It always seemed to me that my parents had a high old time during the war, a great adventure. It also seemed this was their impression, at least in retrospect. They were young, history was being made, the world was topsy-turvy. Exciting stuff. Of course, they didn’t have to fight.
It was a lot different for many others, including Tom Smith, who went ashore at Normandy on or shortly after D-Day and fought in the Battle of the Bulge. And for Ralph Yull who rode dispatches on the Italian front and saw some of the blitz, and for Robert Smith who, as noted in a previous post, was killed in Italy.
But even those who fought, weren’t fighting all the time, and there was opportunity in England for overseas service people, especially settled office workers, to travel and learn, and cut loose – as many of Betty Smith’s pictures from this period make clear.
On one occasion, three of the four overseas Smiths hooked up in London, probably in 1944. They also took a jaunt to the Channel-side resort of Brighton, along with Betty’s roommate, Pat. Jack and Tom appear to be dressed in identical uniforms in the two sets of pictures, so presumably both occasions were at about the same time.
Was this Tom’s last leave before going to fight? The photos unfortunately aren’t dated. The trees are in full leaf, which could make it any time from April to October. (D-Day was June 6, 1944.) Here’s a selection of the pictures.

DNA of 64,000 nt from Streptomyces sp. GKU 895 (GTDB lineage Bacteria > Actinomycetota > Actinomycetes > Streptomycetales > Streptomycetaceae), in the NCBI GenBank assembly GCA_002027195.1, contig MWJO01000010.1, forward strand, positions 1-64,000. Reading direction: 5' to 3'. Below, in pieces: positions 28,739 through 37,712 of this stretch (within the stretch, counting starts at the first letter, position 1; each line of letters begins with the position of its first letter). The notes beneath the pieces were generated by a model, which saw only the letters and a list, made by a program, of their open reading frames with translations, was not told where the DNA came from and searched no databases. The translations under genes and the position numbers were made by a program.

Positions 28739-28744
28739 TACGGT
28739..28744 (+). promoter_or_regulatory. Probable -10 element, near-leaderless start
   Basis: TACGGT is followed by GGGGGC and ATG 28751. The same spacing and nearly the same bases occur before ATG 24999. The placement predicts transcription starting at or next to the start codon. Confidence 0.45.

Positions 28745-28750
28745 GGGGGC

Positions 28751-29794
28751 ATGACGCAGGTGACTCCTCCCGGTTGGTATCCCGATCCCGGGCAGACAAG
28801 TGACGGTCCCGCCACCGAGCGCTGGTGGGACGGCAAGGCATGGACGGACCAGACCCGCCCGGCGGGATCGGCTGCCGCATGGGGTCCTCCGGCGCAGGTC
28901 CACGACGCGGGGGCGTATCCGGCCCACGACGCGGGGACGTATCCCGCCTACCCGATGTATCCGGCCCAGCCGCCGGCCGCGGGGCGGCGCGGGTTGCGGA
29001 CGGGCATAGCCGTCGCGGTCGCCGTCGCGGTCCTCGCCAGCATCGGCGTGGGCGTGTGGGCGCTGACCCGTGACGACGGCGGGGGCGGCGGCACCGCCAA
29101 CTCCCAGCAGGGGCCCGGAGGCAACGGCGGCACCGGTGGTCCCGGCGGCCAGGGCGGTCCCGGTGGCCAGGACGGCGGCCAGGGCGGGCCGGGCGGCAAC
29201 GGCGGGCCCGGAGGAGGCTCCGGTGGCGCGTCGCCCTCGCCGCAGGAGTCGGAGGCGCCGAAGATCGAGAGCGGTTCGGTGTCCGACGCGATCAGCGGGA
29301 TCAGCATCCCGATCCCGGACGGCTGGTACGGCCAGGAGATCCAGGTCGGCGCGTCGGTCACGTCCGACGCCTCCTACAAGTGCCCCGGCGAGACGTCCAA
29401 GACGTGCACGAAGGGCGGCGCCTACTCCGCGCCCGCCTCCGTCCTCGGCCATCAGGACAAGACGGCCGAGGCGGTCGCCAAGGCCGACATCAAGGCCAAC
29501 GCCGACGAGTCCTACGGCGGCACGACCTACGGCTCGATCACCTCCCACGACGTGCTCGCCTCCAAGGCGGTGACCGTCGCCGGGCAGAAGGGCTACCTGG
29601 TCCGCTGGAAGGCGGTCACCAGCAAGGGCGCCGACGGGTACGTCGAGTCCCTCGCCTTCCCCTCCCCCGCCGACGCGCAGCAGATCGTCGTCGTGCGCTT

This one of Tom, Betty and Jack was apparently taken in London, perhaps just before or after Brighton. I’ve tried to deduce where it was shot, with no luck so far. It appears they’re just standing in the street, with nothing of any particular interest in the background – so maybe near Betty’s flat, or Jack’s or Tom’s billet. There are other pictures of Tom and Jack together and just Tom in the same location.
Now they’re in Brighton. The inscription on the back of the first, in Betty’s hand, reads, “Some park in Brighton. P.S. I think we found a few.” (Jack appears to be checking Tom’s head for lice – presumably as a joke, but maybe not if he’d just come back from the front.) The inscription on the second, taken at the same time, reads, “Note the blouse, suit and shoes you sent me.” Which confirms these were pictures Betty sent home.
We finally get a glimpse of Brighton in this one. I think that’s the famous pier in the background. The inscription on the back reads, “Brighton in the background – me looking about 6 months gone!” None of the Smiths looks particularly cheery here. Ditto for the next one, apparently taken by Jack, with Betty, Tom and Pat, who would have been the photographer for the other pictures that day. Inscription: “Brighton again!”